Updated post with photos. Part of the Indochina Tour.
Our first stop was the Chitwan National Park (Nepal), UNESCO World Heritage Site. We visited the elephant breeding centre and as always, I broke free from the group and went in a village to take photos and talk with the villagers. The people in Nepal are very friendly and the children always ask for photos.
Getting close to elephants is an unforgettable experience. Enjoy the photos.
“Nature’s great masterpiece, an elephant – the only harmless great thing.” – John Donne
Some villagers have elephants. It is a strange thing to see the big elephant “parked” close to a house under a sunshade. The elephants sleep lying down only for a couple of hours, otherwise they sleep standing up. And they eat a lot…
The elephant ride was one of the highlights of the trip. Four people riding one elephant plus the “driver”, called mahout. The mahout uses the elephant’s trunk to get to the top. He holds the tusks or the elephant’s ears and climbs up his trunk. The ride was quite comfortable. We went into the jungle and were lucky to come close to a rhinoceros with her cub. They look like armored vehicles in their thick, plated skin! Some monkeys and deer have been spotted, but no tigers.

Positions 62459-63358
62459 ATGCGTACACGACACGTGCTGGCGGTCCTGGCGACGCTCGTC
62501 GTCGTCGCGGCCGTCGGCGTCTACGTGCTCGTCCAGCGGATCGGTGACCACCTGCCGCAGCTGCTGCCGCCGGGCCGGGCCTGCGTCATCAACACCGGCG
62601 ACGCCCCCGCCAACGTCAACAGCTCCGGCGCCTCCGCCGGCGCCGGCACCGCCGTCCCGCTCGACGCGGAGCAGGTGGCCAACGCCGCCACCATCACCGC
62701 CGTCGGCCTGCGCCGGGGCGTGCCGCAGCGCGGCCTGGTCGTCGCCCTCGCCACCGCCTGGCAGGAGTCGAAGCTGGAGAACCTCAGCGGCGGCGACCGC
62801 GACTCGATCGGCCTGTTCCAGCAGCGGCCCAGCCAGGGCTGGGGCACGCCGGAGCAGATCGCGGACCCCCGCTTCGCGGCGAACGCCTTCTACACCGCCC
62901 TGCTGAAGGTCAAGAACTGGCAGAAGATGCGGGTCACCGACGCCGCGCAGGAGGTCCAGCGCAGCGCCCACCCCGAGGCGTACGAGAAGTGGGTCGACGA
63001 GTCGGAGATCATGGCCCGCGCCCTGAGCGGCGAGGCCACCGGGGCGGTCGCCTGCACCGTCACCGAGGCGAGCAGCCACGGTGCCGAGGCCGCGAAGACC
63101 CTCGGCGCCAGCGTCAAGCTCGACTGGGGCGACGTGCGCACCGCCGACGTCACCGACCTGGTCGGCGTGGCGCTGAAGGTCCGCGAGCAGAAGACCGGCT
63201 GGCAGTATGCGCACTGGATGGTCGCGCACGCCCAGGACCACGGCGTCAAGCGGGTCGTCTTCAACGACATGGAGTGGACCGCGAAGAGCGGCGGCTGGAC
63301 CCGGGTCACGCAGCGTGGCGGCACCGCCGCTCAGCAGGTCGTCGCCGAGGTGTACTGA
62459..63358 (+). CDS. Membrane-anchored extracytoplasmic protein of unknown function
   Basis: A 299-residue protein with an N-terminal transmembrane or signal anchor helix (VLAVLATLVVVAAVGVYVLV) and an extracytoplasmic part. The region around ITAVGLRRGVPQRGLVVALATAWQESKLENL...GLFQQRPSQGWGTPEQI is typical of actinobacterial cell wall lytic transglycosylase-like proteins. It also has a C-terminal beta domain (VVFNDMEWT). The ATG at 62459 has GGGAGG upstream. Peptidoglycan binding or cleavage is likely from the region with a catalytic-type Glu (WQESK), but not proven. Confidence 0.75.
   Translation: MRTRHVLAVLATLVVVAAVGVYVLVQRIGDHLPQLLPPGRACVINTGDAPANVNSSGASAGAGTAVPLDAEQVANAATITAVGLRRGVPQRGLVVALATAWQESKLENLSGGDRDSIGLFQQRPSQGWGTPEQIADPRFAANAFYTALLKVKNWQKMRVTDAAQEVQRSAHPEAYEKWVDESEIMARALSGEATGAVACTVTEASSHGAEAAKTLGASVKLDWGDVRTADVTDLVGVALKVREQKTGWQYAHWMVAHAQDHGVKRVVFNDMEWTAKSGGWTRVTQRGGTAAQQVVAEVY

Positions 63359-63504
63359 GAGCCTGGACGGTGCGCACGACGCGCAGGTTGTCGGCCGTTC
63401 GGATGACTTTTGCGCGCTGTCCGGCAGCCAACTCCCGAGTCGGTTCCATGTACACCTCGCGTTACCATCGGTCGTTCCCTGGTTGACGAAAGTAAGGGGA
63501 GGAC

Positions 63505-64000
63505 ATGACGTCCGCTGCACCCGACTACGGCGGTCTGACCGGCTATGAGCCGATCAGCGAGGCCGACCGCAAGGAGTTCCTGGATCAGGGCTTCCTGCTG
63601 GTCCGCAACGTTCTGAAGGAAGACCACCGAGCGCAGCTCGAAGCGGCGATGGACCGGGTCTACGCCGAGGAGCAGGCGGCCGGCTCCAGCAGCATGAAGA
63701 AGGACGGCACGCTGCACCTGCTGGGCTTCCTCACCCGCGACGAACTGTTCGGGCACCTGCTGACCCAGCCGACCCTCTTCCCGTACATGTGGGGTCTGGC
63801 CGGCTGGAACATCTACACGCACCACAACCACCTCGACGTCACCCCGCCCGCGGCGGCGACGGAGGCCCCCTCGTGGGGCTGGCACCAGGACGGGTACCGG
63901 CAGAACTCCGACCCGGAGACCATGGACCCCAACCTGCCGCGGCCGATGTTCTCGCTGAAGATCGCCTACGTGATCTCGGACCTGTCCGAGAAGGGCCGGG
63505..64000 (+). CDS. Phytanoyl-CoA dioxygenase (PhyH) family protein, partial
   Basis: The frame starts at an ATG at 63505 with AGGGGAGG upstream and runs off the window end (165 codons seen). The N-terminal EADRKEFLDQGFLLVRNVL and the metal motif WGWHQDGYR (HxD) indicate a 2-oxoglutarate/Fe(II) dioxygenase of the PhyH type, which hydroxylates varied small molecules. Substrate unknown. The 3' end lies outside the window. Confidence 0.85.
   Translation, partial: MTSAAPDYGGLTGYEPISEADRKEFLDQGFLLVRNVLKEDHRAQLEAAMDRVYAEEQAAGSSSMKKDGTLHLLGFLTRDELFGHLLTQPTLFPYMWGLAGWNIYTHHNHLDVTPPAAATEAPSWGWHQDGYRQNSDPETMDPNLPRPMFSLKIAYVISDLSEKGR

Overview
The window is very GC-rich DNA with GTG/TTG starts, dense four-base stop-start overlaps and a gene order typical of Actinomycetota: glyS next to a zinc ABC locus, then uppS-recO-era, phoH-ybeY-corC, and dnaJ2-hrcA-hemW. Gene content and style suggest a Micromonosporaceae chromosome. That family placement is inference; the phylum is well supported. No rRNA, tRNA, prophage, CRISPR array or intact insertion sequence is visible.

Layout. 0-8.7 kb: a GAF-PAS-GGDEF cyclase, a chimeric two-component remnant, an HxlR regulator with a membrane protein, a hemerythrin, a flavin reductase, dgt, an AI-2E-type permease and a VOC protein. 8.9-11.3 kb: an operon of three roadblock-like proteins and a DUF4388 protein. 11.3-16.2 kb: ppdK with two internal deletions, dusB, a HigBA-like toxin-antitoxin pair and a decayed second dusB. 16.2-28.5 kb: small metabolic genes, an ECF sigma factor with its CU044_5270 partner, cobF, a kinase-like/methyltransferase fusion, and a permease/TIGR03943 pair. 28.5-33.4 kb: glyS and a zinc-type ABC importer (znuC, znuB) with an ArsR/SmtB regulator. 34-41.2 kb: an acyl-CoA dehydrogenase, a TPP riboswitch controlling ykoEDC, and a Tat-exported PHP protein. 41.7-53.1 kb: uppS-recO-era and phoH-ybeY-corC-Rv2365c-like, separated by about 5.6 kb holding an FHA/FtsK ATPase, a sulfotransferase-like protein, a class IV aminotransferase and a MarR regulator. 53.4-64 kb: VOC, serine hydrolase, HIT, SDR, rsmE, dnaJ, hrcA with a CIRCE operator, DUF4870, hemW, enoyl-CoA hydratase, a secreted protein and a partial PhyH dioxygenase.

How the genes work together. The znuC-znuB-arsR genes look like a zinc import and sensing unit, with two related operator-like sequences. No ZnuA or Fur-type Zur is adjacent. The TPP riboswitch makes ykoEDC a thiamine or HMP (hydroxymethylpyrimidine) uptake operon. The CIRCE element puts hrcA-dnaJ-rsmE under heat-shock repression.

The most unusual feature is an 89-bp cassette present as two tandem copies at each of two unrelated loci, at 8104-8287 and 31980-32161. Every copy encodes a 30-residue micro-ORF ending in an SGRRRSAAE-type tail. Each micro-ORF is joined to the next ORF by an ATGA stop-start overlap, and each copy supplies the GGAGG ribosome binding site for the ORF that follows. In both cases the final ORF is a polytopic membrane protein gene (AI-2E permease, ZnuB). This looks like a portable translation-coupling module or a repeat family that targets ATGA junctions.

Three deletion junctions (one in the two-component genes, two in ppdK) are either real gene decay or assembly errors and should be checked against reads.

It takes 7 years to train an elephant. An elephant has a lifespan like humans. They are smart and listen to the orders of their mahouts. If the mahout rides the elephant, he uses his bare feet to kick the elephant under his left and/or right ear for direction.
It is fun to go to the elephant wash. The elephants love water. They can go under the water, lie on one side, and let their owners to wash and brush them. Occasionally they splash themselves with water on the back using their trunks.
“We admire elephants in part because they demonstrate what we consider the finest human traits: empathy, self-awareness, and social intelligence. But the way we treat them puts on display the very worst of human behavior.” – Graydon Carter
Before entering India we visited Lumbini – the place where Buddha was born. The time coincided with Diwali, a big festival for Hinduism, called also “the festival of lights”. People celebrate the victory of light over darkness, knowledge over ignorance, good over evil, and hope over despair. They light small clay lamps and ornate their houses with “Christmas lights”.
Time to say goodbye to Nepal and for sure I will visit again this wonderful and surprising country!